LONDON, Nov 9 (Reuters) – Some European retailers this week forecast or reported better full-year sales after working to keep prices low to attract cash-strapped shoppers although others, including Marks & Spencer and Adidas warned on profit.
Many consumers have turned to cheaper private-label products, boosting sales for retailers like Dutch grocer Ahold Delhaize and Primark owner Associated British Foods, as they face a prolonged cost-of-living crisis.
On Wednesday, Ahold raised its annual outlook for the third time this year, expecting low-double-digit earnings per share growth versus a prior mid-single-digit guidance.
Ahold’s sales are benefiting from a strong performance in the United States, where it operates the Stop & Shop, Giant, Food Lion and Hannaford chains. In Europe, it was helped by private label goods, its finance chief Natalie Knight said.
“It’s an opportunity for shoppers, if they need to downgrade, to do it within our stores as opposed to leaving and going to discounters,” she told Reuters.
Ahold also reported a 7.4% increase in third-quarter same store sales in Europe compared with forecasts for a 4.4% increase, said analyst Clément Genelot of Bryan, Garnier & Co.
That was driven by accelerating food inflation across markets and an easier comparative period given the impact seen last year with the floods in parts of Europe, Genelot added.
AB Foods, owner of discount fashion chain Primark, on Tuesday reported a 42% jump in 2021-22 profit. The company, which sells women’s tops for as little as 1.80 pounds each, said it will limit price increases beyond those already planned.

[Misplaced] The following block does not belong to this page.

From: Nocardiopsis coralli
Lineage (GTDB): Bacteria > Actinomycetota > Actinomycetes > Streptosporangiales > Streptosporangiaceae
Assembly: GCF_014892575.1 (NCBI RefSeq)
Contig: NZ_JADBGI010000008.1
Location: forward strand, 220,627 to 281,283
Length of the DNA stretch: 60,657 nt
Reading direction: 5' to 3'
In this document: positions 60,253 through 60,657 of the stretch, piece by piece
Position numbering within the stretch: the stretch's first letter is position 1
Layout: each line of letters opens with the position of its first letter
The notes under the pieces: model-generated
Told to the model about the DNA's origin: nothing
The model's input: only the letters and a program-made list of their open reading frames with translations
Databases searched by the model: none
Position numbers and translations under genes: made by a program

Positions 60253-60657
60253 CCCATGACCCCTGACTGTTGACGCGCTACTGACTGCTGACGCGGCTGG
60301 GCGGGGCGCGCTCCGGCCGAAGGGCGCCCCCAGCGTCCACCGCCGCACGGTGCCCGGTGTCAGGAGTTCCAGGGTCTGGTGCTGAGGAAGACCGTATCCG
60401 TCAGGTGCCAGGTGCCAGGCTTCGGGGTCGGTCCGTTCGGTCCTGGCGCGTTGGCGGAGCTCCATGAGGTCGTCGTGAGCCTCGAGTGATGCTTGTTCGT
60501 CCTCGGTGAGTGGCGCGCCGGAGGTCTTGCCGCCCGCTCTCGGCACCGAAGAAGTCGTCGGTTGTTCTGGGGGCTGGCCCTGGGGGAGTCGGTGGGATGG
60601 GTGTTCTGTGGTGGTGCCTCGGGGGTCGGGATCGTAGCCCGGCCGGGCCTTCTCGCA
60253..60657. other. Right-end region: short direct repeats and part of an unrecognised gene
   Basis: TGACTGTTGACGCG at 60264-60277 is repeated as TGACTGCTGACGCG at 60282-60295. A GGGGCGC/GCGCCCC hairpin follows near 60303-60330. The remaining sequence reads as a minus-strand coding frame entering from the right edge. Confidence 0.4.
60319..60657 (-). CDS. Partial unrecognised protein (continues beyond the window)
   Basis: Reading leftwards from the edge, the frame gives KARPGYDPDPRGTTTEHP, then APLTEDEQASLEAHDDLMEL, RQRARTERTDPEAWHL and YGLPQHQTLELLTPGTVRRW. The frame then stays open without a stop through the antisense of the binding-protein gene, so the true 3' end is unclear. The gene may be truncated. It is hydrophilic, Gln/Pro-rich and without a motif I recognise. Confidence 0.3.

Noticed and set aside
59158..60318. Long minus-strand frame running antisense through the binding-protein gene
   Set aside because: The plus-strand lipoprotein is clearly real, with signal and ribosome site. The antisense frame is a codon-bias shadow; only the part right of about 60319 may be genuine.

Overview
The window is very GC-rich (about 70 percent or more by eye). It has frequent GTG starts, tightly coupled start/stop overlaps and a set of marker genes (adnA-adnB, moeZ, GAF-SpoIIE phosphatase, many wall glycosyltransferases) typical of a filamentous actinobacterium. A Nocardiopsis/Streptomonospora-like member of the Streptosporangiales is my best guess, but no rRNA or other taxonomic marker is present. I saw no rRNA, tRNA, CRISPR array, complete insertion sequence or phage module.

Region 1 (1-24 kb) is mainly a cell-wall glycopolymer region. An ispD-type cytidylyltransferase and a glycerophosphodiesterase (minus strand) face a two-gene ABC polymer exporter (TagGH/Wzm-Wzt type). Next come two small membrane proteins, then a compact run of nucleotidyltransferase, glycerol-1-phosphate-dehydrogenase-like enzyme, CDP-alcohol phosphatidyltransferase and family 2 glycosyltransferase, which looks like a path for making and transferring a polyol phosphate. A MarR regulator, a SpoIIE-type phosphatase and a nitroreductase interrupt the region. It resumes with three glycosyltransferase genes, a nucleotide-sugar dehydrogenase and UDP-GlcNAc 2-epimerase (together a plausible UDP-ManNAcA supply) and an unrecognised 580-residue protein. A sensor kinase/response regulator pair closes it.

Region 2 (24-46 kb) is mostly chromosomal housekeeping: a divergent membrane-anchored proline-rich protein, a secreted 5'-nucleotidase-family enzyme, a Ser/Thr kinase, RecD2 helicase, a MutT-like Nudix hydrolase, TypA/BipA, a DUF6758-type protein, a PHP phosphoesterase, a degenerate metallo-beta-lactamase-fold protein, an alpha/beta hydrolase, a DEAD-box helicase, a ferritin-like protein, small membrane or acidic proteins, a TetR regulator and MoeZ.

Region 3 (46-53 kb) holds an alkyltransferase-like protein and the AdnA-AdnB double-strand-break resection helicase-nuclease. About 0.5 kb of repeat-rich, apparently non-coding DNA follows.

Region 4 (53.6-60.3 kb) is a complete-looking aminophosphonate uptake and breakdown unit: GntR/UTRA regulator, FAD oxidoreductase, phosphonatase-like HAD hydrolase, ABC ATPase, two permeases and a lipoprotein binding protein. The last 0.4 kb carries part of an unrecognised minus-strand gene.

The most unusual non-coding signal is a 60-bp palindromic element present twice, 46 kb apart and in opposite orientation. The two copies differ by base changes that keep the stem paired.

Europe’s largest food retailer Carrefour on Tuesday vowed to boost the share of private label products in its food sales to 40% in 2026 from 33% in 2022 and to accelerate expansion of discount stores in France and Brazil.
Carrefour said it would step up its expansion in e-commerce, open more discount stores and cut costs as it detailed its new turnaround strategy, .
At the end of October Carrefour raised its 2022 cash flow target as its hypermarkets benefited from “attractive” low-price offers as buyers grappled with inflation.
Having less disposable income has meant many shoppers are holding back on buying mid-market clothes and other discretionary items.
British retailer M&S, which sells clothing, home products and groceries, reiterated that 2022 profit would be lower than last year, hurt by higher costs and pressure on household budgets, as it reported a 24% decline in first-half profit.
Adidas halved its full-year net income forecast on Wednesday, blaming its split from the rapper formerly known as Kanye West ahead of the key Christmas season.
At the upper end of the market, however, luxury goods makers have been less affected by the deteriorating consumer environment reporting they are making money from their most expensive products and expect to continue to do so.
Wealthier consumers are still sitting on a cushion of savings built up during the COVID-19 pandemic and some are keen to treat themselves after two years of restrictions.
($1 = 0.9929 euros)
Reporting by Richa Naidu; Editing by Matt Scuffham and Alexander Smith